So what was the source of the Afflek’s angst? Did he and Garner have families to blend? Did J-Lo ask him to break dance in her next video?

No, the trouble was parallel parking. This is from Cohen’s story.

I don’t know if you’ve ever tried to parallel park, but it is akin to entering the fifth circle of hell, with the sixth being doing it while people watch. (This magazine’s official stance on parallel parking: “People should be allowed the grace to park alone without being perceived.”) So it only makes sense that Ben Affleck, who recently resumed his reign as the king of despair, was subjected to being not only watched but also filmed while trying to work his way out of a parking crisis.

“On Monday, Affleck found himself in the nightmarish scenario of attempting to wiggle his Mercedes-Benz out of a parking spot in Brentwood. Affleck knows better than anyone that we live in a cruel, cruel world, so of course TMZ managed to secure footage of the entire ordeal.”

We can relate.

I propose we alter the spelling of the hassle to better reflect all that could go wrong in attempting it.

It’s peril-l-ous parking.

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Wednesday, March 1, 2023

RIP Charlie Appleton: a great newspaperman, an even better man


(478 words)

Charlie Appleton, the extraordinary newsman, would have frowned at all the adulatory words being used to mourn the passing of Charlie Appleton, the ordinary family man. 

And just the sight of the word “adulatory” in a scrappy newspaper would have set him off.

He came from the man-bites-dog school of news gathering, but then raised the bar by becoming a de facto dean of the man-bites-dog-then-marries-the-bitch school of journalism.

He had a genius for finding the best, most compelling stories with just a phone and a rolodex of sources he’d painstakingly groomed to trust him implicitly. 

He was the first person to offer his friendship when in 1985 I started working at the Nashville Banner. We became very good friends.

If it sounds like I’m bragging, let me clarify.

Charlie was like Arnold Palmer. I used to brag I was friends with Palmer until it dawned on me that Palmer was friends with everyone.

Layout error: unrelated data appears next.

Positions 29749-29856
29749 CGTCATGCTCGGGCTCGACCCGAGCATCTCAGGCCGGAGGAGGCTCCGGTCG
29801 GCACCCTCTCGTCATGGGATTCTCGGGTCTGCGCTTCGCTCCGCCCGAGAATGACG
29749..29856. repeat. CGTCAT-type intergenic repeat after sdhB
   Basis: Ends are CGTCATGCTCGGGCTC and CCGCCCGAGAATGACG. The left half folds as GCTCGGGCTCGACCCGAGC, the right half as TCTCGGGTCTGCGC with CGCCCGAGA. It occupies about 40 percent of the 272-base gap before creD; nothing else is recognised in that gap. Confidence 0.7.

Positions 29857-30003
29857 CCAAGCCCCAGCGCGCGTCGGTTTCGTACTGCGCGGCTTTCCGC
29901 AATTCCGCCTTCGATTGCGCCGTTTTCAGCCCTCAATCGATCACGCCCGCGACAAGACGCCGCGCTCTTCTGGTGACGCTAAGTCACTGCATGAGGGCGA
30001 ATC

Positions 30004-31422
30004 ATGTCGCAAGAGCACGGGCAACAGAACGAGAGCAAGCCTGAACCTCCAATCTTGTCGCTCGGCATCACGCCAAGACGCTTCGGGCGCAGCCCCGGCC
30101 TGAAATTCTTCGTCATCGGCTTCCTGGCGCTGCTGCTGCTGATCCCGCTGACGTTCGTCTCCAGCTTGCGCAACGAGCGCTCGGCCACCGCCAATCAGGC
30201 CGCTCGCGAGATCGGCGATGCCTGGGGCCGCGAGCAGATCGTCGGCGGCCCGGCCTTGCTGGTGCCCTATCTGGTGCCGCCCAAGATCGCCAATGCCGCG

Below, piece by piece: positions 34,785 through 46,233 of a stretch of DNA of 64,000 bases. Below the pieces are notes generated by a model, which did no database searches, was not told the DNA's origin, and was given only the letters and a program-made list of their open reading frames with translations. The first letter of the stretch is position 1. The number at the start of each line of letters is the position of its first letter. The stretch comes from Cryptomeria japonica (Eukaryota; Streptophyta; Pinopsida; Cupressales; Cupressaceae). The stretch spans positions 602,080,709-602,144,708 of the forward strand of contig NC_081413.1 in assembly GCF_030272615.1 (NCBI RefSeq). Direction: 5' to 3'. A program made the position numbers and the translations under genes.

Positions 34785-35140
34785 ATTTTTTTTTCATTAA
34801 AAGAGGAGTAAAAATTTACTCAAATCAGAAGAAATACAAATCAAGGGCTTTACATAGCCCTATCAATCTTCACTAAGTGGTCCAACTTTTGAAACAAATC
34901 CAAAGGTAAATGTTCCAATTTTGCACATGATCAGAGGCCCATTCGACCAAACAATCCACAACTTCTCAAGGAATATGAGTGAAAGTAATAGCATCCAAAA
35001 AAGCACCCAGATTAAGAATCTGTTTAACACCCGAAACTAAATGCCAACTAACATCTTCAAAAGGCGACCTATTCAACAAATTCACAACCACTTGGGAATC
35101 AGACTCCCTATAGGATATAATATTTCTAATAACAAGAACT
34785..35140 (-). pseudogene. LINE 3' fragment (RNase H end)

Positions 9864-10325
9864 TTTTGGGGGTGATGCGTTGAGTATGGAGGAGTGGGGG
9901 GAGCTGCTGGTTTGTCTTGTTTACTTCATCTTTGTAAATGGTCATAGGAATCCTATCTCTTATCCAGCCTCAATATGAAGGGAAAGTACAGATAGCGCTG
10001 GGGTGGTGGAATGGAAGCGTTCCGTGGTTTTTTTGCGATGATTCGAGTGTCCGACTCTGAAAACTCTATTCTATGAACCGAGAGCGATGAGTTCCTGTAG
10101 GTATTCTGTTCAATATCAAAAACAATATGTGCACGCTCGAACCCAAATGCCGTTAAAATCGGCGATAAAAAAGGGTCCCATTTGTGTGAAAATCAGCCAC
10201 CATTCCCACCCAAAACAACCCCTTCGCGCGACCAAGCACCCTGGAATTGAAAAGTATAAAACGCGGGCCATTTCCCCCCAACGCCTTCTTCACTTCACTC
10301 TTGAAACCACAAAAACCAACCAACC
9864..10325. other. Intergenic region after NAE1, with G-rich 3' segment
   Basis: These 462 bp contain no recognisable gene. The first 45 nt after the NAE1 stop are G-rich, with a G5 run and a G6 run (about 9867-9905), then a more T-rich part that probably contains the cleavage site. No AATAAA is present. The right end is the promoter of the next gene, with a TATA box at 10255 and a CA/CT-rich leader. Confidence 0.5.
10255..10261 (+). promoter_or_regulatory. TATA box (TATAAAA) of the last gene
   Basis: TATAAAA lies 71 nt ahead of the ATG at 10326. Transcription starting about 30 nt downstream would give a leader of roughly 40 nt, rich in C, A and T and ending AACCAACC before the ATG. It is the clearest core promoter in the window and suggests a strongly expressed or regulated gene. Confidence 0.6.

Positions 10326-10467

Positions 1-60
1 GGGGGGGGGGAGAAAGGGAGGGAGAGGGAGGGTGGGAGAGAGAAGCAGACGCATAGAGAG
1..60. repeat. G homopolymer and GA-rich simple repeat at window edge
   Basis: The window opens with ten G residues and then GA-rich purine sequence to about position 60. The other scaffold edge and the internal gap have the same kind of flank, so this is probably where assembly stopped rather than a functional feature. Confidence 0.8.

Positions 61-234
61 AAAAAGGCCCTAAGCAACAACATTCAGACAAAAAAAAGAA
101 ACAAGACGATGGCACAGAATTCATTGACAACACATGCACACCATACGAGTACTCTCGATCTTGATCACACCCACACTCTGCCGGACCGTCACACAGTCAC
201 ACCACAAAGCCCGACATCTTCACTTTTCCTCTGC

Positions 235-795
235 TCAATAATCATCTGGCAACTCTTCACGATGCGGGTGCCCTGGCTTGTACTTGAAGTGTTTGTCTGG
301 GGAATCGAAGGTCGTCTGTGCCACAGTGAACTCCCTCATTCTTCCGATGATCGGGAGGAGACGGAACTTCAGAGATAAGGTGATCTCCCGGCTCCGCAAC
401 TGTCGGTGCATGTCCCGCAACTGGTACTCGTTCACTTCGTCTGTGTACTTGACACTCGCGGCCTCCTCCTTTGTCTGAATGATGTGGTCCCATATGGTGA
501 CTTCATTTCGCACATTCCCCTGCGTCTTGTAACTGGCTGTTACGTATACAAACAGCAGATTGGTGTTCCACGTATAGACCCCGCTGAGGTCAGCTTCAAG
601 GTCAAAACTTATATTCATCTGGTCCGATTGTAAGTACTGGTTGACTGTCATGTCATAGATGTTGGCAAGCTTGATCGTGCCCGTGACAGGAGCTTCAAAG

It was the same with Charlie, the only reporter I knew that had his own catch phrase.

“… and in a bizarre twist …” 

He’d be talking in confidential tones before saying a courteous goodbye.Then he’d set the phone down and turn to the editor and share the facts of what at first would seem to be a routine crime story until, “… and in a bizarre twist …”

That’s when everyone in the newsroomleaned in to learn the bizarre twist. 

I remember one time the bizarre twist was a mother marrying her son — I remember it being in one of Tennessee’s less cosmopolitan zip codes. Strange, but true.

It’s always noteworthy when a senior newsperson dies to see his or her juniors compete to see who can compose the most reverential eulogy.

I’ve already read many fine tributes to this great man by so many dear old friends that I don’t feel compelled to add.

I will, instead, offer another sentiment that comes first to my mind when I think of  dear old Charlie.


See, Charlie is solely responsible for getting me the job with National Enquirer, the notorious tabloid that brought me in to chase the amazing tales I go back to time and time again when I know people are counting on me to be interesting.

I remember interviewing at The Enquirer’s Lantana, Florida, offices prepared for a day-long grilling over my resourcefulness, my tenacity, my ethics …

Kidding! They cared not about ethics — as long as you didn’t have any. I’d fit right in.

For me, there’d be no interview.

“Oh, the job is yours, if you want it,” she said. “Charlie Appleton vouched for you and that’s all we need to hear.”

So I’m thankful that Charlie recognized in me a kindred spirit for telling stories.

And coincidentally, for being a decent human being who will be loved and missed by one and all.

In a bizarre twist that’s what I aspire to one day  become as well.

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Tuesday, February 28, 2023

February Tweets of the Month


• Legendary escape artist Harry Houdini could extricate himself from a straight jacket in just 4 minutes and 9 seconds. I have to imagine escaping from an LBGTQIA jacket would be much more time consuming.

• Restitution is the act of restoring ownership of something that was illegally taken. The act of restoring something that was illegally taken but doing it with island rhythms and bales of ganga is rastatution.

• How will you react if the next time some F-16 guns down a high-tech, high altitude spy balloon investigators find it leads to some rich kid with a really, really long string.